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Scottish book week 2012

By Fiona Mearns | 26 November 2012

Book week

At 11 a.m. on St Andrew’s Day thousands of people across Scotland will stop what they’re doing and read. Hopefully, the country won’t grind to a halt but what a fantastic thought – all those noses in books for an hour.  As a self-confessed bibliophile, it’s my idea of bliss.


The Reading Hour is part of a week-long series of events run by the Scottish Book Trust to celebrate the place books have in our lives.  For some, reading is a solitary activity, best enjoyed with a cup of tea and a comfy chair; for others, it is more of a communal activity to be shared in book groups, libraries and schools.  Some of my most enduring childhood memories are book-centred: buying my first Enid Blyton book (which I still have, by the way), the smell of the mobile library, listening intently to Bernard Cribbins reading the Paddington Bear stories on Jackanory.


So, I pondered, how can we be generous and celebrate our love of books at the same time?  Well, it turns out that there are more options than you might think.  Here are some of the ones I came up with but you may have more ideas:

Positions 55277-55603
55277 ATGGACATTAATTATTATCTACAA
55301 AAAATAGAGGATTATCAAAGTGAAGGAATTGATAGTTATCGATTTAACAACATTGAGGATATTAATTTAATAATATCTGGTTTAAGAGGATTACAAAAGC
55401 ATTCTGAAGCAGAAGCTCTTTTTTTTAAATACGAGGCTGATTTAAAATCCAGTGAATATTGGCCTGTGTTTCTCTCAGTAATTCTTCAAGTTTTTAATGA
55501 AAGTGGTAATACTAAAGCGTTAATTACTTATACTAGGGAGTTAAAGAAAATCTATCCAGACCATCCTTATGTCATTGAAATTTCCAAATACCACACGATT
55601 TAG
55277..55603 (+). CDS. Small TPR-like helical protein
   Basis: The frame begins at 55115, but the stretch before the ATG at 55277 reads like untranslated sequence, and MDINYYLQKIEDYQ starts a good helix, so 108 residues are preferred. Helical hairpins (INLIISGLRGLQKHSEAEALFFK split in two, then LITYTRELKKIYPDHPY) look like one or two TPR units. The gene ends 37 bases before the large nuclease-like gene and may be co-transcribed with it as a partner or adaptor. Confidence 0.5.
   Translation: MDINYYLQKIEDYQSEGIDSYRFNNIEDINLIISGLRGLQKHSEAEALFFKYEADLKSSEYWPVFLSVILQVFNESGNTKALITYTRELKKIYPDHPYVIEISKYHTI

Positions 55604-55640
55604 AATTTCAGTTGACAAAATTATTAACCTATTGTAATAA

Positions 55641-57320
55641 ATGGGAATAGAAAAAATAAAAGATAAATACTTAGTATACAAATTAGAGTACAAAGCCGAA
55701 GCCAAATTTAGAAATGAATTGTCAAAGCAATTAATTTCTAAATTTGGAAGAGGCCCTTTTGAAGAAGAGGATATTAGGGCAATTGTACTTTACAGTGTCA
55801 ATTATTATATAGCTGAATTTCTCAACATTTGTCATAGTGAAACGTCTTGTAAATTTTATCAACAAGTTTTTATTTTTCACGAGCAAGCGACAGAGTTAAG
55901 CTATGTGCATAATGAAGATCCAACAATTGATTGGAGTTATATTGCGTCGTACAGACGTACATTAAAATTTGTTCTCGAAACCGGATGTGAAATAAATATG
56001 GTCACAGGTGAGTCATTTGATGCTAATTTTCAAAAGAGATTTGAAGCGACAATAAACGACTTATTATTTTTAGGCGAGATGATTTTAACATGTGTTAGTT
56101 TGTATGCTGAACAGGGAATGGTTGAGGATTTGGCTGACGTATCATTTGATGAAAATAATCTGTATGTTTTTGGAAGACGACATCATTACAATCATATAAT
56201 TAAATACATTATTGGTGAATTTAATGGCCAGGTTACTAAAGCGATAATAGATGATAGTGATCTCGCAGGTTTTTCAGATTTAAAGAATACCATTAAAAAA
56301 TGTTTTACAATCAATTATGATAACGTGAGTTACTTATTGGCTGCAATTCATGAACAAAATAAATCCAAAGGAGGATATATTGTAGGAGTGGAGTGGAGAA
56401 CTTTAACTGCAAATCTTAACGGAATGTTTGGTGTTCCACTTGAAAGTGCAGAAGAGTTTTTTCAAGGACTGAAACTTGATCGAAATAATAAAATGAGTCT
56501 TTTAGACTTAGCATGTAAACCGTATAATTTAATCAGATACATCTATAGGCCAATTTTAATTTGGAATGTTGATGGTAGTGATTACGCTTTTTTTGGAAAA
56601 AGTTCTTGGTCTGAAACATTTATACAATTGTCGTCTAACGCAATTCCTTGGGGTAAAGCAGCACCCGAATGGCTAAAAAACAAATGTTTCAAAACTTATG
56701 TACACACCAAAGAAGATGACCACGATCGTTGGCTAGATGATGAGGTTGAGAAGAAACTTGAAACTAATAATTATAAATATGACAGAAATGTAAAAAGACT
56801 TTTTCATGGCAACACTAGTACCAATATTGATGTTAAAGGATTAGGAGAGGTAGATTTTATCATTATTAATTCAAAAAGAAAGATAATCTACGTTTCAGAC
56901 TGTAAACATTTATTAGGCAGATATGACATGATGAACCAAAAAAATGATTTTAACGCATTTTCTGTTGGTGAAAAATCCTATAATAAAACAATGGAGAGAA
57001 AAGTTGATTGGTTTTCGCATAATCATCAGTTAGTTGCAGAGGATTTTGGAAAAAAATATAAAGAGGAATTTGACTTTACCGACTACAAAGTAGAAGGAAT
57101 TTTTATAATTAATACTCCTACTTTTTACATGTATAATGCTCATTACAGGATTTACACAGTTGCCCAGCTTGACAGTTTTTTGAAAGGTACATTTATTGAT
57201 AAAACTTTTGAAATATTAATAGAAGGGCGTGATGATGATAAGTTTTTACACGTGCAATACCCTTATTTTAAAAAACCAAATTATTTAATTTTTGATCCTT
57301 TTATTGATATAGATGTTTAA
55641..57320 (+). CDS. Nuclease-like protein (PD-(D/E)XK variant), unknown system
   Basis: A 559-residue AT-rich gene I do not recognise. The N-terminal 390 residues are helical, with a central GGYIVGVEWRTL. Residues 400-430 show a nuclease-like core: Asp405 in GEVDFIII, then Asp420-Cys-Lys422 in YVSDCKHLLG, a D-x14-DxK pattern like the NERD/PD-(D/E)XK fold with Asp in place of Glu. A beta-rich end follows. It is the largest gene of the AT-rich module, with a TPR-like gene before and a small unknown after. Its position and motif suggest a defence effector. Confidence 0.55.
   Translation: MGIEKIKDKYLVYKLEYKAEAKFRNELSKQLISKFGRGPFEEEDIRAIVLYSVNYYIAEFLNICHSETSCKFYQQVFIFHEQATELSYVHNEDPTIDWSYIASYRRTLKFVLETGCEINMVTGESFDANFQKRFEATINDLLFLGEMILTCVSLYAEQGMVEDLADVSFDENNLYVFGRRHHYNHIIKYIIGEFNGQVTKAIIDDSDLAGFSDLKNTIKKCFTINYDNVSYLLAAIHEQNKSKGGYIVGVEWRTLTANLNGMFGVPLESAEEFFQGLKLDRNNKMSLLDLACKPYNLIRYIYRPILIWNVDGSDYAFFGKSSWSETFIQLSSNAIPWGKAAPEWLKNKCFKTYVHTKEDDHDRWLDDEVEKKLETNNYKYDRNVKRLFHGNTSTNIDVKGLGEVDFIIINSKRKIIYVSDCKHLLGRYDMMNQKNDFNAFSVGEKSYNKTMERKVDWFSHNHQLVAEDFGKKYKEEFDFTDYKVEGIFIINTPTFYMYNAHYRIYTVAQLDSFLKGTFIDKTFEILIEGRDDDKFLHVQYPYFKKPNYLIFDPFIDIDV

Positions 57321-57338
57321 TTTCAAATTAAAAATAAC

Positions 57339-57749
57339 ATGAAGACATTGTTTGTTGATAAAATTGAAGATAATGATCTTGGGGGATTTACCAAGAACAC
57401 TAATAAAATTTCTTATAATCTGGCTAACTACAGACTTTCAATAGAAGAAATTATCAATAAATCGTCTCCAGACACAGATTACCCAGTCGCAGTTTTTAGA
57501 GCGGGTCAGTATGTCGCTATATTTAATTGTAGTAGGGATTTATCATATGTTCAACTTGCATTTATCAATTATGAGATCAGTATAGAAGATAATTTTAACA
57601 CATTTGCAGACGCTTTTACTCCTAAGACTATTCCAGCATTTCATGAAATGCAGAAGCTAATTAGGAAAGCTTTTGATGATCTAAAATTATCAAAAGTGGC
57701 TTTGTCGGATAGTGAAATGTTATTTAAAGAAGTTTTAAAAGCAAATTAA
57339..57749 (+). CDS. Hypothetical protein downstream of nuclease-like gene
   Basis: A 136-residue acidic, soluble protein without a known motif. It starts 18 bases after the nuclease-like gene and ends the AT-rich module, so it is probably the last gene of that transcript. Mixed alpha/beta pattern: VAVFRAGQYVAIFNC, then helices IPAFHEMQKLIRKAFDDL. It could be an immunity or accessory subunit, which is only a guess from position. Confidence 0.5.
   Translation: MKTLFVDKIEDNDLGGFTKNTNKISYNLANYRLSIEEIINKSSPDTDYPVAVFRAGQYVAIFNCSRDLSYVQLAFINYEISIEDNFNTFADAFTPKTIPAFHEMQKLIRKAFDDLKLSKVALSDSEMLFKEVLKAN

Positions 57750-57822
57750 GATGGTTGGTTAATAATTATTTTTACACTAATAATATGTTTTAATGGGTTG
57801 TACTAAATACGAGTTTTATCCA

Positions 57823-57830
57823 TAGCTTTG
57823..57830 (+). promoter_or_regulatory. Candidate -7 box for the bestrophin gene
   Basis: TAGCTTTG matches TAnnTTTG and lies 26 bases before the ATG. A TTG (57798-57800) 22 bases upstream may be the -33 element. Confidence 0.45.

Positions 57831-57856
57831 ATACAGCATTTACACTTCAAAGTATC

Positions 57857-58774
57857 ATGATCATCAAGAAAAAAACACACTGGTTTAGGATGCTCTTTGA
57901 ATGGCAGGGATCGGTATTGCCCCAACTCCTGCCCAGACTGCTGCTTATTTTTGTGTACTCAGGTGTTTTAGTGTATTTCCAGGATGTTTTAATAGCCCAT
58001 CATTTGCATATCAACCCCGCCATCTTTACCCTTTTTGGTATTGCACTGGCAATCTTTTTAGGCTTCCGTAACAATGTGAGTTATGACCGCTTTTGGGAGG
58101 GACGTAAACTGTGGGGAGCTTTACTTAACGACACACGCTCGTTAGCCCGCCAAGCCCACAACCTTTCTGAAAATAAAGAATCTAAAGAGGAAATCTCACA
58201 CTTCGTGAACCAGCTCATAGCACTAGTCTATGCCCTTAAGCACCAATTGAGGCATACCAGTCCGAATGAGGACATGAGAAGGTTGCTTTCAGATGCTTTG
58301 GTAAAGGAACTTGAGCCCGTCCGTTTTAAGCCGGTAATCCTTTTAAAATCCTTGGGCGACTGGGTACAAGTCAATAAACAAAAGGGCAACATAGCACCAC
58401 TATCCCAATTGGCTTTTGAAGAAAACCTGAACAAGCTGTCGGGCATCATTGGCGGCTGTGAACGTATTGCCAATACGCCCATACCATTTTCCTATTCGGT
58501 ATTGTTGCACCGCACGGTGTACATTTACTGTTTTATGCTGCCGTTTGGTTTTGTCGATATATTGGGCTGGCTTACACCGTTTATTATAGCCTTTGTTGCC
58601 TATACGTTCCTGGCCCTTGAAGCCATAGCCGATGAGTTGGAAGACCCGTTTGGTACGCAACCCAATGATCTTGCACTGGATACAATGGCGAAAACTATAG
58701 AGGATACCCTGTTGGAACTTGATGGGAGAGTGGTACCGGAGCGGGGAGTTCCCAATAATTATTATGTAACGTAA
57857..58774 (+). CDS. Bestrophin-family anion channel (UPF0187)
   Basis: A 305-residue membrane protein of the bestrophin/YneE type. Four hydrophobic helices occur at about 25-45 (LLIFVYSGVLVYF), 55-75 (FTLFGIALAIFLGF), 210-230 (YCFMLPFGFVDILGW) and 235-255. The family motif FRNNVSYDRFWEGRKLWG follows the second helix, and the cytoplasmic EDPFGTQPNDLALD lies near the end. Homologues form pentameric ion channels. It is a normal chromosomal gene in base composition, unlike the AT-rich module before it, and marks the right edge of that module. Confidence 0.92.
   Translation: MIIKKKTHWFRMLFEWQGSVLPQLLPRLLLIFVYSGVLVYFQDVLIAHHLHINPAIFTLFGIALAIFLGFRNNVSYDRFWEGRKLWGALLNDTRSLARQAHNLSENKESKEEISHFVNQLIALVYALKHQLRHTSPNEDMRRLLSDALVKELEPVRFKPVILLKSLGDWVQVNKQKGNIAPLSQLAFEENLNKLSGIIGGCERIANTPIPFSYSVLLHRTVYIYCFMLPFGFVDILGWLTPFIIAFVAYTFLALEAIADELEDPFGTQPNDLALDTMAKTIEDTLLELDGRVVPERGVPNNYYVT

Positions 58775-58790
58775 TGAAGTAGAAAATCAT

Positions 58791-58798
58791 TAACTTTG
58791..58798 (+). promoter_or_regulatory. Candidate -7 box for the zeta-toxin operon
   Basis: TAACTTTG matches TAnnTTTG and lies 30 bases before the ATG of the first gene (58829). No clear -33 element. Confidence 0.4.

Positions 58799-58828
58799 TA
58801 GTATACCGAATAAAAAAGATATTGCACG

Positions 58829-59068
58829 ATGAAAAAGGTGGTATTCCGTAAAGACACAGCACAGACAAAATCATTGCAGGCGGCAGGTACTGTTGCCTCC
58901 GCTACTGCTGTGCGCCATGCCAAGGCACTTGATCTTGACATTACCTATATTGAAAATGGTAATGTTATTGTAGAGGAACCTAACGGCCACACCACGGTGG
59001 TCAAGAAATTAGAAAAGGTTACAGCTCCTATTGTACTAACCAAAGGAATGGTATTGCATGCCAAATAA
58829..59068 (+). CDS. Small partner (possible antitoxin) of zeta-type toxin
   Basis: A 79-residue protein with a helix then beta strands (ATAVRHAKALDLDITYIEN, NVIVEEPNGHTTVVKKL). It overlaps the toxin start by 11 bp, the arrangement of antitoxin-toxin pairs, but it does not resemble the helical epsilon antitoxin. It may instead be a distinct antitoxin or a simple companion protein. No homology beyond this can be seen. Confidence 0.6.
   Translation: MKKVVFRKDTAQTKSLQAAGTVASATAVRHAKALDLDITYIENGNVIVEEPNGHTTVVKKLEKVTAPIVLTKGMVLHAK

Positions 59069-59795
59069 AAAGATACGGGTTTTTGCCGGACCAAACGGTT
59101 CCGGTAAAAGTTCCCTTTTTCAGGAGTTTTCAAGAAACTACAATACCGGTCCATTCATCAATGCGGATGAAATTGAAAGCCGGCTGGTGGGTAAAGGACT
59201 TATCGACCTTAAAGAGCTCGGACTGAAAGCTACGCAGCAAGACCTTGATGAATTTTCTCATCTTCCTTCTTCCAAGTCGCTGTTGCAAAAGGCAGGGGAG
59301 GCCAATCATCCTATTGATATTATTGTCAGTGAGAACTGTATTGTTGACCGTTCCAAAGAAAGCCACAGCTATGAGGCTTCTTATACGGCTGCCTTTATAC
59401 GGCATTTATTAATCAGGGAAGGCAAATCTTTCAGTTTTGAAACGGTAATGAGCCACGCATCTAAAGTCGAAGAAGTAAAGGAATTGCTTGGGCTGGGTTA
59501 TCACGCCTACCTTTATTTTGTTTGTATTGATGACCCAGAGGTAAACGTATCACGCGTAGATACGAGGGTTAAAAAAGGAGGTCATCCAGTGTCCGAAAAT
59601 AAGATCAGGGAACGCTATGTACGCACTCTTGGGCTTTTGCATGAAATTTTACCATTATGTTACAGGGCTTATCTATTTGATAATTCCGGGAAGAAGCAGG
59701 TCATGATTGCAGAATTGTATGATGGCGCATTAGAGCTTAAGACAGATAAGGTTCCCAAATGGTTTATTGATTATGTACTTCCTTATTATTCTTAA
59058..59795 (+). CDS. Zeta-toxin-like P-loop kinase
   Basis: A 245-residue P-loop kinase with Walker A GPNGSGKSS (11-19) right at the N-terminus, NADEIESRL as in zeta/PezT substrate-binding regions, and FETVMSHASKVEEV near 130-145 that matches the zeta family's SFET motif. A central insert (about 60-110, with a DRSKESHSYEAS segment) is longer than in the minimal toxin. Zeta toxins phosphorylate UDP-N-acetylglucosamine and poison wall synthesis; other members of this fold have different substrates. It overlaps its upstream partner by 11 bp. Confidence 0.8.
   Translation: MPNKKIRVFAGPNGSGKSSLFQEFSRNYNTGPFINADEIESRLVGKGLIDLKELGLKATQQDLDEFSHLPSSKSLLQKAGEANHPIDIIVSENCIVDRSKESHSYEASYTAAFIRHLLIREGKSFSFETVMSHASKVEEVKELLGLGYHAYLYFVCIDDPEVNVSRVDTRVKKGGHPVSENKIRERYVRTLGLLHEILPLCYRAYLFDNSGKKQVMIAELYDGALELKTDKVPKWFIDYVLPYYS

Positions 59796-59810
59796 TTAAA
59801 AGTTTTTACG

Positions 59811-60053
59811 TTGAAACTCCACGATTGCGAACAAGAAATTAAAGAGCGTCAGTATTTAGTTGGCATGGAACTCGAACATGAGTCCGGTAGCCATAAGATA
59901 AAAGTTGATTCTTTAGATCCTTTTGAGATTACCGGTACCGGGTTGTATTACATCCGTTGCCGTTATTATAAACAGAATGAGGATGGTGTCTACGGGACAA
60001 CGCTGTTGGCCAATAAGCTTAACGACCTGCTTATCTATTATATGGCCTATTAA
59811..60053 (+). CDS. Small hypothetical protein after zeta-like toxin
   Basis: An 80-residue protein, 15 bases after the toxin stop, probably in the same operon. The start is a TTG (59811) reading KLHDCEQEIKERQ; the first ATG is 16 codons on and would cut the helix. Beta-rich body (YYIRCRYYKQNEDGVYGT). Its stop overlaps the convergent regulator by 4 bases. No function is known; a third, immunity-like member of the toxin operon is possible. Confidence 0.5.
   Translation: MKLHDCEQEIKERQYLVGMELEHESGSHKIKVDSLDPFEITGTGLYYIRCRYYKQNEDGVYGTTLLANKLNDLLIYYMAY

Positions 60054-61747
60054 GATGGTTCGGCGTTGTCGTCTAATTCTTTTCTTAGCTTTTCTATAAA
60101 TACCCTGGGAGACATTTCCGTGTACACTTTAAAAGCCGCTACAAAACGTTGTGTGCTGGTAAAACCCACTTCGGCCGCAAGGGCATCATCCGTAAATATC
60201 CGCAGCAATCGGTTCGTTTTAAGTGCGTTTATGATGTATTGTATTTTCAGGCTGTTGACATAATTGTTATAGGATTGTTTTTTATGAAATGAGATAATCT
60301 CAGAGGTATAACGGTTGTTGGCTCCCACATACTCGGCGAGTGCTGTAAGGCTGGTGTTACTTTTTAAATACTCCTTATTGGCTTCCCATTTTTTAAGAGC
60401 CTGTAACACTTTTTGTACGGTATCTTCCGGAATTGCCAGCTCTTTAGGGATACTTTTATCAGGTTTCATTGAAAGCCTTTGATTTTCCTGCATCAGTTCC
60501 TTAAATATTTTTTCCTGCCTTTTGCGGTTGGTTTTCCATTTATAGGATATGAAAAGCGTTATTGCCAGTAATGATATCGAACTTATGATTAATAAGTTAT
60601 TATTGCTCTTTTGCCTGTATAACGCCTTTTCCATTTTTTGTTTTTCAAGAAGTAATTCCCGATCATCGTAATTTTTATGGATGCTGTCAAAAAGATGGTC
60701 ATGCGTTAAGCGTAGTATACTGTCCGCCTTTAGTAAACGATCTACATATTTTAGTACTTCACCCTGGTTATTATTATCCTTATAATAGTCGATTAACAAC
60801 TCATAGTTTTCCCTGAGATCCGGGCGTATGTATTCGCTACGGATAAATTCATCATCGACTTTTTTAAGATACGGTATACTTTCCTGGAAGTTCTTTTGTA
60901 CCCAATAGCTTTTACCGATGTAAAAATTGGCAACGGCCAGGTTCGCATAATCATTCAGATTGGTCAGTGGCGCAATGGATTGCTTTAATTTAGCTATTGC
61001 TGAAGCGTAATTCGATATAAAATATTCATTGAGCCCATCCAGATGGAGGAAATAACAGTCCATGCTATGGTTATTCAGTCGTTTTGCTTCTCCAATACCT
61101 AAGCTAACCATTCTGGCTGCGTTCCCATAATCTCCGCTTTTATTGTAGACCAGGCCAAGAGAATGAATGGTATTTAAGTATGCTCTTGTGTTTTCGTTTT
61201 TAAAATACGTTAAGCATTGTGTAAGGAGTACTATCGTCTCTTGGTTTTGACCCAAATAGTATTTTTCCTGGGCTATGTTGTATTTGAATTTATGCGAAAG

• Have a clear out and give your old books to charity shops.  My personal favourite is the bookshop at Pitlochry station platform.
  • Hold your own book sale and donate the proceeds to a cause.
  • Volunteer to read: primary schools and playgroups are delighted to hear from volunteers willing to read to groups of children.  This is also a great way for churches to link to their local schools.
  • Think about offering your time to read books or newspapers to benefit those with sight impairments.  Our local paper, the Strathearn Herald offers such a scheme. Get in touch with the Association of Scottish Talking Newspapers to find out if there are volunteer groups in your area.
  • Support the Scottish Bible Society to bring bibles to rural parts of China. See for yourself the excitement created by the arrival of a shipment of bibles:
  • Or you could take a leaf out of my book (sorry) and volunteer a few hours a week to a local Christian Bookshop or maybe set up a book stall at your church.

It could be the start of a new chapter for you . . . .

Other Links: for other reading-related opportunities

Comrie Book Group and the 2011 Booker Prize authors:

The Seeing Ear

RNIB National Library service

Posted by Fiona Mearns

Fiona Mearns is the Resourcing Christian Workers Coordinator at Stewardship and part of a team committed to helping individuals build and maintain strong, sustainable support networks.  She loves to write whenever there’s an opportunity and is a fan of a well-used apostrophe.


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